It hit them with a missile that not only killed them, but terribly deformed their figures. Nothing happened to the tomatoes because they were not the target.

Through their high level of technology and an expertise in killing, the computerized missile wasn’t dropped vertically as you might imagine, but from the side direction to penetrate the front door and kill the three sitting beside each other. It is only the front part of the van, which is completely destroyed, but the back part is intact.

Tamer and Amin were cousins who were 32 and 40 years old respectively. Tamer had two sons and one daughter; Amin had two daughters. All children are less than eight years old. We went to Tamer and Amin’s house where hundreds of people gathered — relatives and otherwise, old and young, men and women.

Their mother was bawling, their wives fainted many times; their aunts were running after their funeral and their children were standing shocked with no expressions on their faces as if they were in denial or as if they couldn’t fathom what was going on as the tragic loss of their father was something beyond their comprehension.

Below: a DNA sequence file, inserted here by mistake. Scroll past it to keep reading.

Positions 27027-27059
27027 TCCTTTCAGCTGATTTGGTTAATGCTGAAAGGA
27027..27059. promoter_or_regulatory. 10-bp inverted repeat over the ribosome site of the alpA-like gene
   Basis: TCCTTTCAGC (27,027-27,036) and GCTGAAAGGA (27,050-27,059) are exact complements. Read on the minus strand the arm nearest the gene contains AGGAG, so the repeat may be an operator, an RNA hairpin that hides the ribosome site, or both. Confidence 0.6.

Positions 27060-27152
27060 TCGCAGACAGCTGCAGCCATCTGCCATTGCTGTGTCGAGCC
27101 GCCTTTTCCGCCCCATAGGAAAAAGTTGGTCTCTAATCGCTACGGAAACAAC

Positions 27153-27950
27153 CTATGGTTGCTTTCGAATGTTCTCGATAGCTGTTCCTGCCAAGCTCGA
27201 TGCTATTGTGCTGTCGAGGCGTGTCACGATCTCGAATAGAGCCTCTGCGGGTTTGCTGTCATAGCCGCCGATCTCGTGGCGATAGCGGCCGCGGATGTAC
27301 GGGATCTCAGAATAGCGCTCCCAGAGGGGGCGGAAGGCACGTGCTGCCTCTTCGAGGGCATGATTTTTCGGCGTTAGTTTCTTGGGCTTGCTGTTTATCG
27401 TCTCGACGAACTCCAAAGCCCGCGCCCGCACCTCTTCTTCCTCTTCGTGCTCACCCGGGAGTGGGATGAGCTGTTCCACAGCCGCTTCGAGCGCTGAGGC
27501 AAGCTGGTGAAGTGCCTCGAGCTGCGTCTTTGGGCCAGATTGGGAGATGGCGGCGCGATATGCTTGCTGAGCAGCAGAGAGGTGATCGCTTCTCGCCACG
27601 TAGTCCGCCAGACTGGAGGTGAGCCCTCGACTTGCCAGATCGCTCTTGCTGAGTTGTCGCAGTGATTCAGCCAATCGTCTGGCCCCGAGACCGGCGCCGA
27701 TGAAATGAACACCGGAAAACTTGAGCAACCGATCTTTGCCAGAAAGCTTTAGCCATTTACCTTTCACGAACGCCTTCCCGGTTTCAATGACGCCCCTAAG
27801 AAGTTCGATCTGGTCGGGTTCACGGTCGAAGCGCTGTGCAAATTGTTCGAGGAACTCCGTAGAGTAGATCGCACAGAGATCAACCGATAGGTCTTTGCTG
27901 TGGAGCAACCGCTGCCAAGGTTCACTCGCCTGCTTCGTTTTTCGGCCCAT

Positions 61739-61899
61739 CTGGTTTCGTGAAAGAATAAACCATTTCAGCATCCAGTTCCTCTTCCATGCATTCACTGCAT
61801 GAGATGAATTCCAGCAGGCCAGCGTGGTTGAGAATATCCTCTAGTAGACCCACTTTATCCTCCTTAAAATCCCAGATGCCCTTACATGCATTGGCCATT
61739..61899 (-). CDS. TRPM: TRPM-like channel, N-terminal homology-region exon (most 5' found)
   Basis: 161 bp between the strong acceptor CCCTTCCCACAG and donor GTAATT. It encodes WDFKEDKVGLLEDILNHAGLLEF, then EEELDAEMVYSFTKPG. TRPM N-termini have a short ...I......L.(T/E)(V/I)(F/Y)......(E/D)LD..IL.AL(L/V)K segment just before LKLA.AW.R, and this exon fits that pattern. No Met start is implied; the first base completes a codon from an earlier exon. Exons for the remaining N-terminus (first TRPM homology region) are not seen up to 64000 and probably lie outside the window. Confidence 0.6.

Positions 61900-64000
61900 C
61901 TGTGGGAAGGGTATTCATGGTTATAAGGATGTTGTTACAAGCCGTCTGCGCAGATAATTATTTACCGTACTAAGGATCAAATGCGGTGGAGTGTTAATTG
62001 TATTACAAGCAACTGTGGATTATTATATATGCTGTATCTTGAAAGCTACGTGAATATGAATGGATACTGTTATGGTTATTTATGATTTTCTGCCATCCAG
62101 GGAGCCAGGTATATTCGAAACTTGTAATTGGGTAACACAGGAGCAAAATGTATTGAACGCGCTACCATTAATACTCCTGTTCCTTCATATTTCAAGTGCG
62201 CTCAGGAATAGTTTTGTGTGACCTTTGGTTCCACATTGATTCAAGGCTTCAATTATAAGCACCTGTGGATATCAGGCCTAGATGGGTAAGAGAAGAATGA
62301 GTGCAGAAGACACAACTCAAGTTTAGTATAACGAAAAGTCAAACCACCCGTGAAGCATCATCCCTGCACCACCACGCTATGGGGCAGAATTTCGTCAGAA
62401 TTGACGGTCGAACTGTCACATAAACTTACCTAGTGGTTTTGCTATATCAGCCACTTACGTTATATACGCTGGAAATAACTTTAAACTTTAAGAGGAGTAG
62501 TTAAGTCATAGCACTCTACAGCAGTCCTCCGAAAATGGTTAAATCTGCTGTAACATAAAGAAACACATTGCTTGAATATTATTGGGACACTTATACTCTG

Tamer’s father is, until now, in the hospital. One daughter asked her mother, “Please Mom please call Dad to come soon.” Another daughter kept holding her grandmother who ran, along with men, to the cemetery saying that she has to keep looking at him until the last moment. When they returned, the daughter asked her grandma, “when will dad return Teta?”

Trying to calm the child down, her grandma said, “don’t get afraid Habibti [sweetheart] he will come tomorrow.” Shockingly and surprisingly, the six-year-old girl replied: “have dead people ever returned?”

Men brought the martyrs’ bodies to their homes, but they were completely covered. Martyrs’ faces are only covered when completely damaged. We couldn’t see Tamir and Amin’s faces. My brother said that Rashid’s head is shattered into two, but there was only one part to bury.

Now it is 6pm. While people are sitting in the funeral tent, an Israeli missile was dropped near the tent. People fearfully rushed away, but we don’t know if it will explode later.

Thanks to the blood of the children of Gaza in the 2008-09 massacre, of which we used to think as the Sharpeville and Guernica of Palestine, boycott, divestment and sanctions (BDS) gained momentum worldwide.

Now this massacre is over and we are still alive. But we Gazans survive only to remember our anguish. To ensure that the blood of our martyrs was not spilled in vain, we are sending a clear message to the world to intensify the calls for a meaningful ethical international campaign of BDS to isolate apartheid Israel until it abides by international law and ends its racist policies.